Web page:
So the stairs were out. He needed another way to get to the top floor – or at least high enough that he could glide away, since a ground-floor getaway was definitely out.
The red box of a fire alarm on the wall gave him the cue he needed. According to the floor plan, the nearest lift entrance was further along the hallway, around the corner. Davan wracked his brain, trying to remember if he could get there through the offices. There were more places to hide in offices than hallways.
‘Z46462,’ he sent to the Project, before smashing the glass and ran for the nearest office door.
He rolled into the room and clung under a desk until a group of three police trotted by, his muscles aching with the strain of standing still.
Davan repeated the manoeuvre in the next room before stumbling out into the hallway again.
Forcing the lift doors, he slipped into the shaft, managing to squeeze the doors closed again from the inside. The lifts would have returned to the bottom floor when the fire alarm went off and wouldn’t move again without an override key (which he desperately hoped the police didn’t have).
Davan started to climb the ladder up the shaft. Even through his gloves, he could feel the hard metal biting into his hands. Not the kind of thing a person would do recreationally, he reflected.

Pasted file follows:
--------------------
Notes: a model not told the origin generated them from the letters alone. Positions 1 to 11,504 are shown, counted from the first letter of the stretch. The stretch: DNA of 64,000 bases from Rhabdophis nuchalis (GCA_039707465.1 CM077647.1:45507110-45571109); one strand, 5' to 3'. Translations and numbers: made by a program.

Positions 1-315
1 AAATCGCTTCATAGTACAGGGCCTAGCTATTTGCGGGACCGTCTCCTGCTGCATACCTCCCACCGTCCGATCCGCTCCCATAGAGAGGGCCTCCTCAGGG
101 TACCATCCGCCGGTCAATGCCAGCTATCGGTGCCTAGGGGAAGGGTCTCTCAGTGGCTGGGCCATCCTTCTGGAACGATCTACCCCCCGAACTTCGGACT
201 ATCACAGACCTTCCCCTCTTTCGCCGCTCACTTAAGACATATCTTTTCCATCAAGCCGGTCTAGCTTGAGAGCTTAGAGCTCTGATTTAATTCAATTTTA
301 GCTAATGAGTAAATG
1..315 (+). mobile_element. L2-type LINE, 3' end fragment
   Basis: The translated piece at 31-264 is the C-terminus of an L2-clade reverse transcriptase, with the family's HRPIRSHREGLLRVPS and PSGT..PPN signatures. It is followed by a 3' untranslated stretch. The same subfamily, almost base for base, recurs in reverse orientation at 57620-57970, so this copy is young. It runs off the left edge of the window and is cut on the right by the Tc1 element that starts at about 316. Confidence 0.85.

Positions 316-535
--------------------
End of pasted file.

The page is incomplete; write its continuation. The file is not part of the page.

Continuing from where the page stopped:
Every time he reached a set of doors, he stopped to listen.
By the time he reached the fourth floor, he knew he had to stop soon or he would be too exhausted to pull off any kind of escape.
He pushed the doors open and burst into the room.
“Ah. I see I haven’t lost my touch.”
Davan dropped to a defensive crouch.
“Oh, don’t worry,” said the man leaning against the wall. “I’m not with the police.”
Davan desperately signalled the alarm code to the Project, to no response.
“Don’t bother trying to contact your masters, it won’t get through.”
“What do you want?” asked Davan.
“Now that’s an interesting question, young Magpie,” said the man. “What do I want? Sometimes I think I want Magpie behind bars. Sometimes I think I want him dead. Sometimes I think I just want him to be me – yes, that’s right, young Magpie, I used to be you.”
Davan was only paying half attention to the words, searching for a way out of the situation.
“I wonder,” mused the man. “Do they still teach Magpie to dodge bullets?”